Studio: Scream Factory
Release date: February 12, 2019
Reviewed by: Brett Gallman (@brettgallman)
In retrospect, it’s hard to believe that Scream had largely come and gone by 2001, just five years after its debut sent shockwaves through a largely moribund slasher genre. But that was pretty much the case when Valentine slipped into theaters just a year after Wes Craven’s then-final entry in the landmark series. As such, a white hot trend suddenly cooled into more of a void, ushering in a purgatorial era where the horror genre was waiting for the next big thing to hit. Valentine suddenly wasn’t just a tagalong—it was practically a relic from a short-lived resurgence for a sub-genre that barely shook the dirt off its grave just long enough for it to be buried again. No wonder, then, that it didn’t leave much of an impression at the time with audiences or critics, who dismissed it as a late-comer Scream clone, what with its sleek production values and a cast of popular rising stars.
Predictably enough, though, a cult fan base formed around Valentine, whose devotees saw right through its façade and recognized it for what it is: an 80s slasher trapped in a post-Scream-era body. Where Kevin Williamson blended a send-up into a love letter to the slasher genre, Jamie Blanks fashioned…well, an honest-to-god valentine to that bygone era. For the most part, it’s the genuine article: less an homage and more of a spiritual successor, it aims for imitation instead of subversion, offering a no-frills but relatively polished update to the formula.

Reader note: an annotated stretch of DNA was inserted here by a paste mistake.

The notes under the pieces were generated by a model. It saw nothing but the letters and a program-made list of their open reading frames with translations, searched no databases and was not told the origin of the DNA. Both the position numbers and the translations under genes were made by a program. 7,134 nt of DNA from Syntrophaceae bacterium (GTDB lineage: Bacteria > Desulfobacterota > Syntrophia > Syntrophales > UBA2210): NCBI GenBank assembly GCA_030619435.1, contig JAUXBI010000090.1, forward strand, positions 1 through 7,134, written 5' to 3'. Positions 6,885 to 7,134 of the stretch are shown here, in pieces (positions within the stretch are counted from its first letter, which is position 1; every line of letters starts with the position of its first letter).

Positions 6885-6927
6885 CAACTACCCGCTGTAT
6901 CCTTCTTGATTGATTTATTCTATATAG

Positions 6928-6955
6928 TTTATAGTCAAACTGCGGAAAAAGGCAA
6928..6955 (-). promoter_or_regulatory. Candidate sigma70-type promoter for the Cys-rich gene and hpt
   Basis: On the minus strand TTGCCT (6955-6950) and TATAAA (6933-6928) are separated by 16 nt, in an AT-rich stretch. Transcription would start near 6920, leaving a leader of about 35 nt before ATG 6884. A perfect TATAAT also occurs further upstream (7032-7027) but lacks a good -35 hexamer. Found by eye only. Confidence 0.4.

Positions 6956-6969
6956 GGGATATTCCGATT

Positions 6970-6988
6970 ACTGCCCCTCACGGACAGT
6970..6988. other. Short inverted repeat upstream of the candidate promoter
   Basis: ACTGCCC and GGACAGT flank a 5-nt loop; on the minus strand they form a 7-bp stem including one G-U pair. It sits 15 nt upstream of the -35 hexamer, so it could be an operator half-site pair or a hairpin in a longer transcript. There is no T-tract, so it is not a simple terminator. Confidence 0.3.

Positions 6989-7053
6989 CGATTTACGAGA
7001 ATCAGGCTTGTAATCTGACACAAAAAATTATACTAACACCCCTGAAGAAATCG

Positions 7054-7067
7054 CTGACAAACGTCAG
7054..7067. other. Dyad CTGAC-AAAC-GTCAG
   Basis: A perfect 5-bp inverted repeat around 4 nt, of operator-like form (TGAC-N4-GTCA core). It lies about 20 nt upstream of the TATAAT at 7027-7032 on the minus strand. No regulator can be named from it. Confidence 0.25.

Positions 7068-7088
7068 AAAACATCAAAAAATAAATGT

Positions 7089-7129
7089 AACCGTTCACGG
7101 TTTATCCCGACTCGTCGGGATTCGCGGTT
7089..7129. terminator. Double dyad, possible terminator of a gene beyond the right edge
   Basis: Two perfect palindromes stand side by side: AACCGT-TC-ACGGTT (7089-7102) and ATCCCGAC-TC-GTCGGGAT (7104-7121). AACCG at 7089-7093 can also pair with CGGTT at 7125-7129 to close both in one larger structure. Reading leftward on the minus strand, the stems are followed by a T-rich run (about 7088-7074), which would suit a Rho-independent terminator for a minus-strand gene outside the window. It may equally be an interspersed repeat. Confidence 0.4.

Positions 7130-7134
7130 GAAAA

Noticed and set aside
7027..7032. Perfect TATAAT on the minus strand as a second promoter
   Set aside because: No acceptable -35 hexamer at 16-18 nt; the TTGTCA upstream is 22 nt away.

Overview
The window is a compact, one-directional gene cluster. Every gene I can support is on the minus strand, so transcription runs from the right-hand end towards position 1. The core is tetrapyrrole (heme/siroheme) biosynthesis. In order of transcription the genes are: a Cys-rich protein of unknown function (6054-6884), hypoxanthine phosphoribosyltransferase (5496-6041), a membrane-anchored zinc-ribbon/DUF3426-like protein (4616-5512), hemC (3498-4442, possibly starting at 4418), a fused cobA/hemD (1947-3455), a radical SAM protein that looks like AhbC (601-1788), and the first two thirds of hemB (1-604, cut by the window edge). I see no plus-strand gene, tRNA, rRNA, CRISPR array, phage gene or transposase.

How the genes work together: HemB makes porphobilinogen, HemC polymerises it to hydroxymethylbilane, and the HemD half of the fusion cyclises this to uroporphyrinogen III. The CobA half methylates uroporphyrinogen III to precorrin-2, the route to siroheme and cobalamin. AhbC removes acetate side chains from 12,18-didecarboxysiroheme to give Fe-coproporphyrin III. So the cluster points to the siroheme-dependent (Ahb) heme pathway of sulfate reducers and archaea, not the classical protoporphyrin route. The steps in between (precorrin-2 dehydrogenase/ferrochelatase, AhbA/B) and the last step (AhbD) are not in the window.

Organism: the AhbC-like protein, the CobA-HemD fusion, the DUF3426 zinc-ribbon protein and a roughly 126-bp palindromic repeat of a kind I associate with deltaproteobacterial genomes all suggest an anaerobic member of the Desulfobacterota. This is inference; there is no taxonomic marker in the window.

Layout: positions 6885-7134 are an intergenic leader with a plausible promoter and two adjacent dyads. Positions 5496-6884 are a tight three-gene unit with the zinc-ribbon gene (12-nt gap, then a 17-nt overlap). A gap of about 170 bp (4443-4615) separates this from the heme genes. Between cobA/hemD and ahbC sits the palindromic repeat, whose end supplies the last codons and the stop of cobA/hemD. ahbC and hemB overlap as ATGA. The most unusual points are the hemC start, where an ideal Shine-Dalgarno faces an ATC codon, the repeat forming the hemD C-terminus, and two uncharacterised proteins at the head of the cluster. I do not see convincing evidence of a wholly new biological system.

To wit: just as many of those classic efforts opened with a decades-removed prologue, so does this one. The wrinkle, here, however is that we open in the late 80s, at a middle school dance where nerdy Jeremy Melton desperately wants a girl—any girl—to acknowledge his existence. Fellow outcast Dorothy—who has been exiled to the bleachers because of her weight—obliges. In fact, both of these awkward kids are soon beneath the bleachers, furiously making out until a group of “cool kids” seizes the opportunity to torment them both. Sensing a chance to save her own skin, Dorothy insists Jeremy actually attacked her, prompting the group of bullies to swiftly descend upon the boy and beat him to a pulp, much to the amusement of the entire auditorium.
Thirteen years later, a group of girls from the dance have remained friends into their twenties, and their past is about to catch up with them in the most brutal manner imaginable. A mysterious psychopath has emerged to stalk them, delivering mysterious Valentine’s Day cards before hacking them up. Truly, this is all you really need to know about Valentine. Sure, there are some slightly pertinent details involving the gals’ boyfriends (or lack thereof) and their various post-graduate ambitions, but, in the grand tradition of most slashers, it’s not exactly the raison d'ętre. What’s more important is that the script dutifully leads them to the slaughter at a reasonable clip and with gory fanfare.
For the most part, Valentine holds up its end of the slasher movie pact by hewing to this stripped-down, back-to-basics formula. While Blanks’s touch is a bit more restrained than those reckless splatter movies that came to define the genre, the script prioritizes both the killer’s carnage and the mystery surrounding his identity. Sure, we know it’s Jeremy Melton whose returned to exact vengeance after 13 years, but this bunch is slow on the uptake; furthermore, the passage of time means he could be anyone, including one of the men already in the girls’ lives. If that sounds implausible, please consider that Valentine is a film that assumes a group of middle school friends has remained intact for over a decade. Besides, as the intrepid investigator assigned to the case (Fulvio Cecere) insists, plastic surgery may have completely altered Jeremy’s look.